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Arunima Maharshi

IWB Blogger

‘Unaware, My Mother Is Put On Medication And Denied Counseling By Her Own Timid Family’

  • IWB Post
  •  October 7, 2017

IWB’s section, “Censored,” features real women/men narrating real stories. Stories, which are usually censored by the society are given a platform.

There is absolutely no room for judgment or condemnation. Women/men can open up about their personal issues, reach epiphanies, inspire people all around the world, and seek an expert advice. Read on, and get your dosage of empowerment.

20-year-old Arjun (name changed) lives in Delhi, and he contacted IWB via email to share his story and seek the advice of the readers.

(Please note: On Arjun’s request to maintain his anonymity, the names of people and places have been changed.)


We are a family of four, and for those who meet us at functions and parties, we are a “happy” family of four. My father is a senior Bank official, and mother is a homemaker, elder sister works with an architectural firm in Ahmedabad, and I have recently completed my bachelor’s degree and will soon be moving from Delhi (my hometown) for masters.

For the silver jubilee of my parents, my sister organized a big spread last month. A rather large affair which saw family and friends flowing in from all over, everyone greeting the couple for having successfully completed 25 years together – like it was a mission to be accomplished. In hindsight, perhaps it really was. Mom was gleaming with elegance that day, and I couldn’t be happier, but however much I wanted, I was finding it difficult to be a part of all the fun and frolic. I had thoughts running in all directions, thoughts about her 25-year-long journey with her husband, children, and with depression. The latter being a spirit that she has lived every moment of her life, but is completely unaware of.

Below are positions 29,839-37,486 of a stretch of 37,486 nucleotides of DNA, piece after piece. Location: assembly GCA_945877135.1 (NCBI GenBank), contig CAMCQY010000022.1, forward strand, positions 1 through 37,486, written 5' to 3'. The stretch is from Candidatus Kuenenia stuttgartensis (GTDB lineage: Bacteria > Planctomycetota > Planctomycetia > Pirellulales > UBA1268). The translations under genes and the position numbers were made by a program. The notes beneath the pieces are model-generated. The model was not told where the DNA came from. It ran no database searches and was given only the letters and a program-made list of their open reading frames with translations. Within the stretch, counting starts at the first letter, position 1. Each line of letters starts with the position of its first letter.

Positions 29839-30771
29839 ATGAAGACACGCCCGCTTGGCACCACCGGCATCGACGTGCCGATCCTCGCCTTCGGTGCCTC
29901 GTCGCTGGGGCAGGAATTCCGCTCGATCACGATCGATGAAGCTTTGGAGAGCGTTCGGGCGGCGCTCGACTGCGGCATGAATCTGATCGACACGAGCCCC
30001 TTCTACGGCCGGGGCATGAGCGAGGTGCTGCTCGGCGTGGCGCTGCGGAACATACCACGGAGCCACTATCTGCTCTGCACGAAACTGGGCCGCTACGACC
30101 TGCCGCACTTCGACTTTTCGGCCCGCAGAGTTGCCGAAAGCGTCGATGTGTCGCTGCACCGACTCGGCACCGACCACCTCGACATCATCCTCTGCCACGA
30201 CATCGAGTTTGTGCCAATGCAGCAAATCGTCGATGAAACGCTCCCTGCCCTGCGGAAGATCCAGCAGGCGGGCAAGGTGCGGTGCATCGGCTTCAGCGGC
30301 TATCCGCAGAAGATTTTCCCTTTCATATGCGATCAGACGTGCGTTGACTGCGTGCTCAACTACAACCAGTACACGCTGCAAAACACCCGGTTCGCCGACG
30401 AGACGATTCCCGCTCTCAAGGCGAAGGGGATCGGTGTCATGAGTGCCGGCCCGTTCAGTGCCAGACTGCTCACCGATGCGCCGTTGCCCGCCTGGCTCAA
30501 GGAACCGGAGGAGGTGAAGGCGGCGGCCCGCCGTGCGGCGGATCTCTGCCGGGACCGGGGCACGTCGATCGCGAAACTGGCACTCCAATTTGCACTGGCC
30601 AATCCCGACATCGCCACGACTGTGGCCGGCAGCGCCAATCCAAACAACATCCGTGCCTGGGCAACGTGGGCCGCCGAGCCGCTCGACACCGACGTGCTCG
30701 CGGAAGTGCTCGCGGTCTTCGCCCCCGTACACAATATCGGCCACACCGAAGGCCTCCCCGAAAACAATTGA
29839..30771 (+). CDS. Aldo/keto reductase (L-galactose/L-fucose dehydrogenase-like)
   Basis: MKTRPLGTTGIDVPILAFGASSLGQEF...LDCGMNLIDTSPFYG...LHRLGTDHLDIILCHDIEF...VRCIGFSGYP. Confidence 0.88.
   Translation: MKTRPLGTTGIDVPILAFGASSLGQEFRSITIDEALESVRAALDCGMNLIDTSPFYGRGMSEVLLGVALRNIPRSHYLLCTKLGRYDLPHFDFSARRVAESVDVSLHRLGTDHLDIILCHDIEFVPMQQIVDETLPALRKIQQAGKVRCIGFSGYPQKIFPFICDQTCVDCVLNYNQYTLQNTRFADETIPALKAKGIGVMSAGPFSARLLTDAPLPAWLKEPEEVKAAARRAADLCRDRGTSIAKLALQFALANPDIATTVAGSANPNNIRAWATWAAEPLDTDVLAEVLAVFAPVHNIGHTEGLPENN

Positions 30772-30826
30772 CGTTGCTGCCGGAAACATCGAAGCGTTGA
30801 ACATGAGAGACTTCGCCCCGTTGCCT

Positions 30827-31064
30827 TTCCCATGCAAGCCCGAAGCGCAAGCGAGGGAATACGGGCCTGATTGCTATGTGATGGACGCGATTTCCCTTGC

I can’t tell you how much I revisit the gone time, days of childhood, of adolescence, and try and locate my mother in those memories, but a child can only understand as much, and it wasn’t like mom’s behaviour was almost always odd (which is something I’d like to tell people – depression isn’t always about sadness and anger). But I do remember times when she remained in her room for days, and our maid would dress us for school and look after our food and other necessities. Dad always told us that she was sick, and under the shade of his ignorant attitude, we all lived.

I was in eight standard when my sister, Shreya, moved to Mumbai to study architecture, and a lot happened in these span of six years. My school was to close for summer vacation soon, and excited I was looking forward to visiting my nani’s (maternal grandmother) house. Right before the day mom and I were to leave, she got an attack which dad told me of as viral and gave her medicines which put her to sleep. It took her a week to recover, but she bounced back looking better than before, and that was the first time it irked my attention. Partially because I was home all the time, and alone, and partially because her drastic behavior change had put my child-brain in wonder.